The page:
I, for One, Look Forward to the Sixth Republic
Walking is a stumble interrupted by a destination. Forms of government are much the same: none of them actually work but they fail slowly enough to count as stable if only because some external force usually intervenes before they succumb to their internal contradictions. Absent climate change or invading army, monarchies are subverted by aristocrats who become oligarchs and are overmastered by democrats whose fearless leader becomes a tyrant and tries to establish a dynasty. Paper, rock, scissors, at least until the world runs down.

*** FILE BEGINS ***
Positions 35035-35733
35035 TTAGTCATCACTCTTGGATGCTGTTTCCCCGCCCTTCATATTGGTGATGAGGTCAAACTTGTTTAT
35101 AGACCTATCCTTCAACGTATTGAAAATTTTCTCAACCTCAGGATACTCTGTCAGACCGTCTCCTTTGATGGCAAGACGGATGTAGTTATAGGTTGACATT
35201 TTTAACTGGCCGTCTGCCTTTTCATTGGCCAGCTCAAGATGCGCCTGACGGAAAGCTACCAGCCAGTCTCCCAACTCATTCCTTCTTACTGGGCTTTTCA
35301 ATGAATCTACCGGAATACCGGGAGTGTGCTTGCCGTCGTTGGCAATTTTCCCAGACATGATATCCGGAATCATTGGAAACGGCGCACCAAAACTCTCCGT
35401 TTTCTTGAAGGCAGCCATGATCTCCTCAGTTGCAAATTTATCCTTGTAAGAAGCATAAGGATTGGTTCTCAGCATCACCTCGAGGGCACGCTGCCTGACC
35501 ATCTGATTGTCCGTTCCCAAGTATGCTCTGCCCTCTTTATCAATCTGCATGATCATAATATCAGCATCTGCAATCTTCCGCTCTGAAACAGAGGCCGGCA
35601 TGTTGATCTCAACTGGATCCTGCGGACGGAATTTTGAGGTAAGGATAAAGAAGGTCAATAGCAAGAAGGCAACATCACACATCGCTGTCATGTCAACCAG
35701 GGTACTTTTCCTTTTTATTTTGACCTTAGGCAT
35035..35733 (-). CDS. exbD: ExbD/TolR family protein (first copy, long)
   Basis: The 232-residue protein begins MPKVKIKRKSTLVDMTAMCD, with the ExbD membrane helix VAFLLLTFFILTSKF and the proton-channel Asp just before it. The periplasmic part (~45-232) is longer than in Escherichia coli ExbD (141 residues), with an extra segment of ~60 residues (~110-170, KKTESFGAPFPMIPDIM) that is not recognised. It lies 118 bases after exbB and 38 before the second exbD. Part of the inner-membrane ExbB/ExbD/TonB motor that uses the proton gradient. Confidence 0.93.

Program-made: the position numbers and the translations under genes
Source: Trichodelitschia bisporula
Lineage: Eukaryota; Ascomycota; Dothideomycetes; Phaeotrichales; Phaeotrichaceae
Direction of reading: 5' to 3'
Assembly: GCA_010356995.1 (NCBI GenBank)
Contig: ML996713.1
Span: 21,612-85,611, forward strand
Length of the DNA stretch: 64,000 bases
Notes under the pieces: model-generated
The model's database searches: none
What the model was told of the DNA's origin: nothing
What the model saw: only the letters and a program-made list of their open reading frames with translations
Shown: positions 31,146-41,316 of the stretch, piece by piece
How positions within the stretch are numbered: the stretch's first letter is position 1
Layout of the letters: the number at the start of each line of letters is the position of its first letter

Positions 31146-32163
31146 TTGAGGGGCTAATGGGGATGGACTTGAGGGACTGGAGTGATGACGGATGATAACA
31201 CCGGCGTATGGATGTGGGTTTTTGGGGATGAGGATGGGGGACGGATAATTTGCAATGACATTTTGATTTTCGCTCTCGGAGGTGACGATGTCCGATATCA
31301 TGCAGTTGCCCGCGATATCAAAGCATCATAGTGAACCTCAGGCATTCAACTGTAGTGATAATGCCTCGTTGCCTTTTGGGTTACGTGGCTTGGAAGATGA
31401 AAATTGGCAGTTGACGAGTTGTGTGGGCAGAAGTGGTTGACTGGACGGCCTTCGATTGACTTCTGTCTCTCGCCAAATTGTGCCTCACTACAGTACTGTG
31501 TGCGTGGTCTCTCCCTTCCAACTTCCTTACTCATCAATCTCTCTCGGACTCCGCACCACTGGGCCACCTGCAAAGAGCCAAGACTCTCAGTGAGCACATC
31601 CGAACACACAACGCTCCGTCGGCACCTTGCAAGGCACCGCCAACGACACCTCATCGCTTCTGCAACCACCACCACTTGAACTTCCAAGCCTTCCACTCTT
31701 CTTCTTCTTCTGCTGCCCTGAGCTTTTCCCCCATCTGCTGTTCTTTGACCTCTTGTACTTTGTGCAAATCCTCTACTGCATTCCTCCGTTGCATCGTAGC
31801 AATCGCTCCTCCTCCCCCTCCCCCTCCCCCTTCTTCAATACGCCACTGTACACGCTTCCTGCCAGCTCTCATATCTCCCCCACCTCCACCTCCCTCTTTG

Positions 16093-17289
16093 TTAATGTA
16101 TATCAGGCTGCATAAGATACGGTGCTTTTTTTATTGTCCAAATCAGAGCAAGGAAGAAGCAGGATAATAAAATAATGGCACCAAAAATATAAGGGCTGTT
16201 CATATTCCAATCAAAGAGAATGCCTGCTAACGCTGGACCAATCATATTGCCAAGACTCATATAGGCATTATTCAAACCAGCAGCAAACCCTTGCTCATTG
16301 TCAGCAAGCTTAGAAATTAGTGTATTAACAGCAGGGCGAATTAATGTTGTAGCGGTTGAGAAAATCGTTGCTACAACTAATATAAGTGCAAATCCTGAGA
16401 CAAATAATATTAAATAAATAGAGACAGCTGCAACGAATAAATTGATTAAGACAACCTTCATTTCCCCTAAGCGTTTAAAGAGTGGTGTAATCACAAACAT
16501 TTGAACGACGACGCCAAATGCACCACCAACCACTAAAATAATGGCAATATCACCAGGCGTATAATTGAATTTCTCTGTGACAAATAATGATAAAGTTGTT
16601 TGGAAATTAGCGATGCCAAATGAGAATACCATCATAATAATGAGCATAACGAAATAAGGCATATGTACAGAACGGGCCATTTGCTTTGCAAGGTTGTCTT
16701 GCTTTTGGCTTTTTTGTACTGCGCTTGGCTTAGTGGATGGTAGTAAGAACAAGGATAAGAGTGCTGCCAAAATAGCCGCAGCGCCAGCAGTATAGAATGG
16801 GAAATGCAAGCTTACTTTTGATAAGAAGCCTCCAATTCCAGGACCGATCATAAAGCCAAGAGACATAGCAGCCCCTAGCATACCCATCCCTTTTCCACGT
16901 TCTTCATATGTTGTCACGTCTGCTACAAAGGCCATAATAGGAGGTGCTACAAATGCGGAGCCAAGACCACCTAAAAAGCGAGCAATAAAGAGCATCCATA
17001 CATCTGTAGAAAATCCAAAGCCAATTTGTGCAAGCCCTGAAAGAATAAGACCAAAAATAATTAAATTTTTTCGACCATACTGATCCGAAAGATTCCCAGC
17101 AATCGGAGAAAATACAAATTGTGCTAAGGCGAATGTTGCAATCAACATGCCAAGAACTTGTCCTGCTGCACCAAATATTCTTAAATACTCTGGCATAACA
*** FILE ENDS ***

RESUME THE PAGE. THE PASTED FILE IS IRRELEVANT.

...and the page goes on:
You could look to history and ask which kinds of states do last, but that shift is complicated by the ease with which people imagine continuities. When I took Western Civilization, the defrocked Jesuit who taught the course was fond of asserting that the great historical question was not why the Roman Empire fell but why it didn’t, at least for an interminable period of time. But what persisted from 756 BC to 1453 AD was more a name and a dream than a single form of polity. There’s an philosophical paradox called the Argo about the question of how Jason’s ship could be the same if every plank and rope were replaced over the years, but at least the Argo didn’t mutate from rowboat to aircraft carrier before winding up on the Bosporus as the Raft of the Medusa. The successive versions of the empire did just that. To a remarkable extent the operation was a unitary imperium sine fine only because its citizens, who did keep reading their Virgil, continued to insist it was, just as we go on reading the Declaration and the Constitution as if these were the bones of an animal which, though it has admittedly put on a few pounds, remains the same beast because it supposedly still has the same skeleton. Well, you can keep the same Constitution for an indefinite period of time provided you mean the document under the glass. The real constitution of the country has undergone several revolutions without a name change much as the Chinese regime is vastly different now than it was thirty years ago, though it is still officially Marxist albeit under the Milton Friedman interpretation of the sacred dogmas. So is the current system of either country stable? Related question: is it necessarily a terrible thing if neither nation has arrived at a permanent solution to the problem of governing a large country? Does China have a problem because their current arrangement won’t last, at least a problem worse than the one we face because we haven’t changed ours frequently enough?